16 EOCVM Recommendations as a result of this project:
In this project, 3 levels of validation planning (Strategy, Programme and Project) were used. The OCVM only supports 2 of these levels (Strategy and Project). While these 2 are the most important (and practical) it is a recommendation that the OCVM be updated to include some guidance on strategy level validation planning. In the process of designing these templates the OCVM Step 2.1 (Identify the level of Maturity) was always done much earlier (after, or as part of, Step 0.2). This project recommends that this decision be reviewed so that a conclusion may be reached as to where this step should fall in the OCVM process. The third recommendation concerns the application of the OCVM. These templates cover all the OCVM steps from Step 0.1 to Step There remains in the OCVM a number of documents for which templates could be produced. At the validation exercise level this includes a Validation Exercise (or Experimental) plan, a template for scenarios, analysis plans or experimental designs. Like the planning, the analysis and reporting can be done at various levels and so templates could again be produced at validation exercise, project and programme level for the dissemination of validation results

17 VDR VDR also a main input to the design of the templates
Common validation plan templates should be compliant with the VDR in order to ease the transfer of information process into the VDR The final report includes a mapping of Template sections to VDR input locations. An initial analysis was done on the compatibility of the VDR and the validation plans. At strategy level the ‘fit’ of the validation plans to the VDR is not obvious. Development would be required to the VDR to enable this high level information to be captured. Most other information at both programme and project level can be captured in some form. The next (advanced) stage for the relation to the VDR (and SST) would be for the validation plan information to be automatically captured in (or transferred to) the VDR. Studies like the VDR-V2MP Integration project show that this is possible in theory however the templates would need to become more advanced and use more than the standard MS Word functionality. Users would also require some training to learn the transfer process and it is thought that some flexibility would be lost in the automation.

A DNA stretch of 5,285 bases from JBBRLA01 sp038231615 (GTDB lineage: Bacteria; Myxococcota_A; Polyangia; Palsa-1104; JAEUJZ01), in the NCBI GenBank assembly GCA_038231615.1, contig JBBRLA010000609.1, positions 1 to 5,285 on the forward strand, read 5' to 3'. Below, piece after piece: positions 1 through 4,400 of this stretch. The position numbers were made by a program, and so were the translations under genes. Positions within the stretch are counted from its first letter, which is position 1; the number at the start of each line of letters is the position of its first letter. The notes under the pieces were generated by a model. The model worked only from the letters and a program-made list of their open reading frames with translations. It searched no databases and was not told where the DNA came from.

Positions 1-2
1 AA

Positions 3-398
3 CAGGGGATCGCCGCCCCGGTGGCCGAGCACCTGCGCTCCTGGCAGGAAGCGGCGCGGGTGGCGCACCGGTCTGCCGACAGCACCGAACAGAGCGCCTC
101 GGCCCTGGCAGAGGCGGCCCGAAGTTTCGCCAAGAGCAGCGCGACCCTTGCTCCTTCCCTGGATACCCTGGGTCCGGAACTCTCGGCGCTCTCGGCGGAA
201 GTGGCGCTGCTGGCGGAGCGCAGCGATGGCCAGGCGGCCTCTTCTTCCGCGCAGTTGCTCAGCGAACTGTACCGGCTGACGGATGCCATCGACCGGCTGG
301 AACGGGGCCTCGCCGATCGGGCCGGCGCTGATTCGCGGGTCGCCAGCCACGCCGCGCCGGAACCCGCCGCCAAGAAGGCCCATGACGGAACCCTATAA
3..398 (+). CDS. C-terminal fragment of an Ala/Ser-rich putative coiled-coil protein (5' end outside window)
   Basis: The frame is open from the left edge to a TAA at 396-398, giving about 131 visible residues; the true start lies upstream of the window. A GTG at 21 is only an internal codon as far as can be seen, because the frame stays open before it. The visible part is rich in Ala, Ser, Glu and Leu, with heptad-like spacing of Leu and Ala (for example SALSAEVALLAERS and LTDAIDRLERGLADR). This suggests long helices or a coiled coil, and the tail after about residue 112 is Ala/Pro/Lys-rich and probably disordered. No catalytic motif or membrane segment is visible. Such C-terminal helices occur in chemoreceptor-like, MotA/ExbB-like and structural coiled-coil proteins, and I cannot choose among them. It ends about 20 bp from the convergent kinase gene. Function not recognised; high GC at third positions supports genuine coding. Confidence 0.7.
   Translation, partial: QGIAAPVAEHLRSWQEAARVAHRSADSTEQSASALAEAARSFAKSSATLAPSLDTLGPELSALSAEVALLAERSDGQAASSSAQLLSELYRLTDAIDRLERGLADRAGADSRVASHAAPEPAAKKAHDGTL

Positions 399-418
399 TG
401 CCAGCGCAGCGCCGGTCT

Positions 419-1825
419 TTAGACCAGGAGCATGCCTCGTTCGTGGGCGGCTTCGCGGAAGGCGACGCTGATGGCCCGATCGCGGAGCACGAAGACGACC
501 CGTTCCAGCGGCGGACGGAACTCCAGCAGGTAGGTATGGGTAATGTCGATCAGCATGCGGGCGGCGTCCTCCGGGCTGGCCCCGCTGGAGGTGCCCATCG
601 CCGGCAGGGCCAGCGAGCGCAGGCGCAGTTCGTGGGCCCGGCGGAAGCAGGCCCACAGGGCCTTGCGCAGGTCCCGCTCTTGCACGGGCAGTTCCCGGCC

18 EMH Now the templates have been designed, their application needs to be considered and one way to do this would be via the Eurocontrol Management Handbook For example: The OCVM would map generic tasks / deliverables onto the EATM Business model which would then be included as generic deliverables for any Activity. In practice, the Domain/Programme Managers would define how the specific objectives of their Activity are to be assessed, identifying tasks to be performed. The generic deliverables of these validation tasks are mapped onto each phase of their Activity plan (EATM Business Model).   The templates would be used by the Activity Manager to describe the scope of validation work to be performed, how to implement it and to plan the work packages and perhaps ultimately to gain approval for the work. Viewed from the perspective of the ESC - responsible for a co-ordinated validation plan - it may be necessary to show how all OI are to be validated. This must give transparency between what is expected at the strategic level and what is actually being delivered at the Activity level and is thus a portfolio level activity.

19 Next Steps The templates themselves are complete. They must now be reviewed and accepted by potential users One such review would be with the CAATS project Following this would be a more formal assessment of how to integrate the templates into the Eurocontrol business model and EMH Finally, the continuation of the project to provide templates for other OCVM activities – Experimental Plans, Analysis Plans, Operational Scenarios etc.